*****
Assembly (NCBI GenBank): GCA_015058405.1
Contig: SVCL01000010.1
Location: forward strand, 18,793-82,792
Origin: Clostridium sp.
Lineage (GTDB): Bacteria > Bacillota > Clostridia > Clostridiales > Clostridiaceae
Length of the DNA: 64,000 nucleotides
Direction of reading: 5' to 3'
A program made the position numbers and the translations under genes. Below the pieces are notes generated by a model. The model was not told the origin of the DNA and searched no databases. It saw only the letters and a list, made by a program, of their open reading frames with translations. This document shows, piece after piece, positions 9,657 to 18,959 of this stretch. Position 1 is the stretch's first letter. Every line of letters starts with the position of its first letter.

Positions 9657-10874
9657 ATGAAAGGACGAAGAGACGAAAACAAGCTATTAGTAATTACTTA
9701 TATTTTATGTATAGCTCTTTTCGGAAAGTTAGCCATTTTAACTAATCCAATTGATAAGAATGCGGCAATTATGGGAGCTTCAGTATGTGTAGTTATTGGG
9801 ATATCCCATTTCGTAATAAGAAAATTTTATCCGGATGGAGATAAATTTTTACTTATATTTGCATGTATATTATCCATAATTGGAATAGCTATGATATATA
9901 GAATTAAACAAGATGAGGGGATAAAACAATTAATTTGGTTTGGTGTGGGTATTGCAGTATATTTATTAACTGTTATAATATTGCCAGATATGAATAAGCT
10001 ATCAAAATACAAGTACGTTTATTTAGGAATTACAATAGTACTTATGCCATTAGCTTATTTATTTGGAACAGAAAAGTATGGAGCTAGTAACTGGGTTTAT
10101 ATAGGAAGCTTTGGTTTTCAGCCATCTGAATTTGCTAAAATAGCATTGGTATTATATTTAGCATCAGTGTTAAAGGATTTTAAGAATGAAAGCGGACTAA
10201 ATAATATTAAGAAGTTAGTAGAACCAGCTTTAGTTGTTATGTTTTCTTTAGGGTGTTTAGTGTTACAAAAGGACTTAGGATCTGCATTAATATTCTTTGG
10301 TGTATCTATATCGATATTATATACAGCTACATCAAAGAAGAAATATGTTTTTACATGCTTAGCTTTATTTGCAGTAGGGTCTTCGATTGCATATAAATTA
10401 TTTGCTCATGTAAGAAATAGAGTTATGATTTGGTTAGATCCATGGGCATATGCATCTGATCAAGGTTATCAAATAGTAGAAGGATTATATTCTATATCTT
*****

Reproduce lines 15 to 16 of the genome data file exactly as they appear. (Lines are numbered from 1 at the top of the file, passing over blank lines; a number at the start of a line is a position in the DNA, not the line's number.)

10101 ATAGGAAGCTTTGGTTTTCAGCCATCTGAATTTGCTAAAATAGCATTGGTATTATATTTAGCATCAGTGTTAAAGGATTTTAAGAATGAAAGCGGACTAA
10201 ATAATATTAAGAAGTTAGTAGAACCAGCTTTAGTTGTTATGTTTTCTTTAGGGTGTTTAGTGTTACAAAAGGACTTAGGATCTGCATTAATATTCTTTGG